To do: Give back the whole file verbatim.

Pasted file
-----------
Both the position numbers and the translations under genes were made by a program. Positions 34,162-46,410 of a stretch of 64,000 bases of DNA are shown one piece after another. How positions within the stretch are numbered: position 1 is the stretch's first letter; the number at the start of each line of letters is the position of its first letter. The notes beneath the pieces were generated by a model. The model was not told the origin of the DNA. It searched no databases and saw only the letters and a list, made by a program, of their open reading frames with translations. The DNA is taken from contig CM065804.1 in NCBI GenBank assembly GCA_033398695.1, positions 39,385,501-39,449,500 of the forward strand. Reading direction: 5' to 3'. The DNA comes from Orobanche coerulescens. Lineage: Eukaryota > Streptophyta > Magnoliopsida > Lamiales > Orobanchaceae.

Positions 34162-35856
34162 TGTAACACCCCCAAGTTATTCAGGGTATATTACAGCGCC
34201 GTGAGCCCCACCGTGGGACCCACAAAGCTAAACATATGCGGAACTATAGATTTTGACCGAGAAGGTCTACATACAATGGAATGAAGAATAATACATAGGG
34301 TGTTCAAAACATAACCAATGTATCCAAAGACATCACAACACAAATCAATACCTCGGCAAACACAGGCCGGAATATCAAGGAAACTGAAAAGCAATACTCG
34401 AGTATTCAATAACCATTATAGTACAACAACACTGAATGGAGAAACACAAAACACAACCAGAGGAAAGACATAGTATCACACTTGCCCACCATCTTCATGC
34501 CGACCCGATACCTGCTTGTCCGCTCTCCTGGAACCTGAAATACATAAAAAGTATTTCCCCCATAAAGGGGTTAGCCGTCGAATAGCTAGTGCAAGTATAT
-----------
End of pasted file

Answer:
Both the position numbers and the translations under genes were made by a program. Positions 34,162-46,410 of a stretch of 64,000 bases of DNA are shown one piece after another. How positions within the stretch are numbered: position 1 is the stretch's first letter; the number at the start of each line of letters is the position of its first letter. The notes beneath the pieces were generated by a model. The model was not told the origin of the DNA. It searched no databases and saw only the letters and a list, made by a program, of their open reading frames with translations. The DNA is taken from contig CM065804.1 in NCBI GenBank assembly GCA_033398695.1, positions 39,385,501-39,449,500 of the forward strand. Reading direction: 5' to 3'. The DNA comes from Orobanche coerulescens. Lineage: Eukaryota > Streptophyta > Magnoliopsida > Lamiales > Orobanchaceae.

Positions 34162-35856
34162 TGTAACACCCCCAAGTTATTCAGGGTATATTACAGCGCC
34201 GTGAGCCCCACCGTGGGACCCACAAAGCTAAACATATGCGGAACTATAGATTTTGACCGAGAAGGTCTACATACAATGGAATGAAGAATAATACATAGGG
34301 TGTTCAAAACATAACCAATGTATCCAAAGACATCACAACACAAATCAATACCTCGGCAAACACAGGCCGGAATATCAAGGAAACTGAAAAGCAATACTCG
34401 AGTATTCAATAACCATTATAGTACAACAACACTGAATGGAGAAACACAAAACACAACCAGAGGAAAGACATAGTATCACACTTGCCCACCATCTTCATGC
34501 CGACCCGATACCTGCTTGTCCGCTCTCCTGGAACCTGAAATACATAAAAAGTATTTCCCCCATAAAGGGGTTAGCCGTCGAATAGCTAGTGCAAGTATAT